“There were so few people doing it that it seemed like I was competing with all of Greater Boston to get a marriage intention appointment,” said Ryan.

“I felt like she was a teen-ager trying to get concert tickets to a sold-out show,” joked Tabb.

Then there was the dress.

Few places were open to be able to tailor it for Ryan, and after encountering several problems with the dress, it had to be sent back. Arriving two days before the ceremony, there was quite a bit of relief.

Then there was the location.

After being turned down at a few locations in Charlestown due to re-opening restrictions, they settled on City Square. Tabb wore his tuxedo and Ryan wore her wedding dress. They had family close and a short ceremony to make it all official, and very simple and beautiful.

“City Square is more private,” said Tabb. “It’s right there, but it’s also very quiet. We thought about up at the Monument, but it gets pretty busy. City Square ended up being perfect.”

It was a great Plan B for a couple that met so long ago at the Edwards Middle School in Charlestown.

Tabb grew up in Roxbury and had graduated college with a degree in business management and marketing, but just at the downturn during the Great Recession. Not wanting to go into a sales job, he decided to try to get his foot in the door of education. That came by working for Citizens’ Schools, a non-profit that trains teachers through collaborating with the Boston Public Schools.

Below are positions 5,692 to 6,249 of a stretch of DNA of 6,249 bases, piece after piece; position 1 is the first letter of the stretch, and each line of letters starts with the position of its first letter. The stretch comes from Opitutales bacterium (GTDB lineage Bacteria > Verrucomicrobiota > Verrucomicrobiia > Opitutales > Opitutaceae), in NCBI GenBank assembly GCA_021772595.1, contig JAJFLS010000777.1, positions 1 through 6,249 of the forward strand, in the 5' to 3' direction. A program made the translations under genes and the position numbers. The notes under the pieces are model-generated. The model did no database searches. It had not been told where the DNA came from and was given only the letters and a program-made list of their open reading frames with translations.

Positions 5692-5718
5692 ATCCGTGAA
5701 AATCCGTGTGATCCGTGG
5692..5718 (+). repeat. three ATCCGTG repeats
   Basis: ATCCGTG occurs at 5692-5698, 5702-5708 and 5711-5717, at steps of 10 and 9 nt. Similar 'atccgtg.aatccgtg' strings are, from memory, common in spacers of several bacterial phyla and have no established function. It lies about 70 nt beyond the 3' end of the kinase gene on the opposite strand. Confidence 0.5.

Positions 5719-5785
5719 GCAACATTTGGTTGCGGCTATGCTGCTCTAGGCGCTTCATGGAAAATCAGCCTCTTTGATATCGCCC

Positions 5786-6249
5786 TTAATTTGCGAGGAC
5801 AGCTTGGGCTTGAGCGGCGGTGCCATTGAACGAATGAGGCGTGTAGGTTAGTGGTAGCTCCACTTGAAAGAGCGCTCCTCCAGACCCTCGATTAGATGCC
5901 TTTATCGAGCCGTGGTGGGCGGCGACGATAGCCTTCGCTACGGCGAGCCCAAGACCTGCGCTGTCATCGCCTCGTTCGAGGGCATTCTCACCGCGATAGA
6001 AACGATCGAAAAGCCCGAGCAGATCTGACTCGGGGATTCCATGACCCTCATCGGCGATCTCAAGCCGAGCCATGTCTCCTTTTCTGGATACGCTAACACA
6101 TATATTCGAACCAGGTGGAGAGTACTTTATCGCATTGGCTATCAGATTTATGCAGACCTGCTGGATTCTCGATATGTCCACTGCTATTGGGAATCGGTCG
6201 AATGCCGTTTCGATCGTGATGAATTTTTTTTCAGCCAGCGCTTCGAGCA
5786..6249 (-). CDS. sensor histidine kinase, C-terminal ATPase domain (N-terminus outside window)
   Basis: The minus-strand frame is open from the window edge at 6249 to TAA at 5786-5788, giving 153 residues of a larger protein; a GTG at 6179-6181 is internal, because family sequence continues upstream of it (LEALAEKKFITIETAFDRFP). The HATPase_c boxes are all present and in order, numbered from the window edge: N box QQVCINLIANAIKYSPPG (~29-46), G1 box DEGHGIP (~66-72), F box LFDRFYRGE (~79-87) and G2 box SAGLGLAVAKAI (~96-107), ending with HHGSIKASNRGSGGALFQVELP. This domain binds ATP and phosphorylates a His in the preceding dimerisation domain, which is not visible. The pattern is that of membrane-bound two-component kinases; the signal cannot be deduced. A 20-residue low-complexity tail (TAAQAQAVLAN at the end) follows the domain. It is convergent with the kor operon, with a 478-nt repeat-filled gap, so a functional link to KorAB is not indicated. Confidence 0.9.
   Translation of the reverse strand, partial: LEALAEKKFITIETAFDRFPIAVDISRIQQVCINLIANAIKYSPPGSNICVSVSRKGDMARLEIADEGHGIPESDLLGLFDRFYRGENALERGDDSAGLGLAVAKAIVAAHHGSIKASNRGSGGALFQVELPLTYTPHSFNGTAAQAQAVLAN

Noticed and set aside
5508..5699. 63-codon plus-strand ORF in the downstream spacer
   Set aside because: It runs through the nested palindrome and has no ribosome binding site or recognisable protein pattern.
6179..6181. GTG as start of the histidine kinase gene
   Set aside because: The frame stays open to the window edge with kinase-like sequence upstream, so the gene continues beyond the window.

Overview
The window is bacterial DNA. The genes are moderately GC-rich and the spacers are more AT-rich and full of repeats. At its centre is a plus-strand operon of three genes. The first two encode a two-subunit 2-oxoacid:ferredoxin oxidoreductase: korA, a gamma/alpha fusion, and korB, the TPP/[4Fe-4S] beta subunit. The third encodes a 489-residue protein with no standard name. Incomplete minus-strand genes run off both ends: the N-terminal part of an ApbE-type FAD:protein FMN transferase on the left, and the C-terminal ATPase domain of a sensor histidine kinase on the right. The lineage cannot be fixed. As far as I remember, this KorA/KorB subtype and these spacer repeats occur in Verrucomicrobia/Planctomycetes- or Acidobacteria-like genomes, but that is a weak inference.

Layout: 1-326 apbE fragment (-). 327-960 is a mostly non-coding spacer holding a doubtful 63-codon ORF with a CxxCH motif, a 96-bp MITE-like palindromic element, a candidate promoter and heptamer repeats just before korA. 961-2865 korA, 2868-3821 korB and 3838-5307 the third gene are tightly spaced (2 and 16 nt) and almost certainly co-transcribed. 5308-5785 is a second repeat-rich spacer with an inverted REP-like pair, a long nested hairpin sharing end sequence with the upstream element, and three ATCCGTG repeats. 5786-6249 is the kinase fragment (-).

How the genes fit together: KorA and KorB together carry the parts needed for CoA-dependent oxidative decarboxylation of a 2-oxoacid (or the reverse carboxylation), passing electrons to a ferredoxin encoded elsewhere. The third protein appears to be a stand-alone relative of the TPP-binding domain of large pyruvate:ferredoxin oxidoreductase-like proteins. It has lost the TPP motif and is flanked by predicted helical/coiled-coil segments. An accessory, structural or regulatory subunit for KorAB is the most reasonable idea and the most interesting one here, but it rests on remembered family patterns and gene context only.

At the same time, Ryan had also just graduated college and was returning from Chile after teaching English there for some time. She felt like teaching would be her calling and also joined Citizen Schools.

Ironically, teaching didn’t end up being for her, but it was certainly a job that would shape her life as it was where she met Tabb.

Tabb said Citizen Schools teaching team building amongst its members, and he and Ryan quickly built a strong relationship. Soon, they began dating, with their go-to place being the 99 in the Bunker Hill Mall. They said they have been together since 2012 and have lived in Charlestown for the past two years. Tabb is an assistant principal at Boston Preparatory School in Hyde Park, while Ryan left teaching and now works in Human Resources for a communications company.

Now they are intent on forging ahead as a newly married couple in the times of COVID-19, but they are also taking some lessons with them about what is really important.

“One thing for me is so many people and friends and family were helping with plans, making phone calls, buying things and even baking cookies for us,” Ryan said. “The amount of support I felt was really nice and a good reminder that thing in the wedding industry that you think you need maybe aren’t really that important.”

Added Tabb, “Even with our flowers for the ceremony, we had two bouquets and two boutonnieres and it was perfect. That compared to everything they always try to sell you and tell you is required.”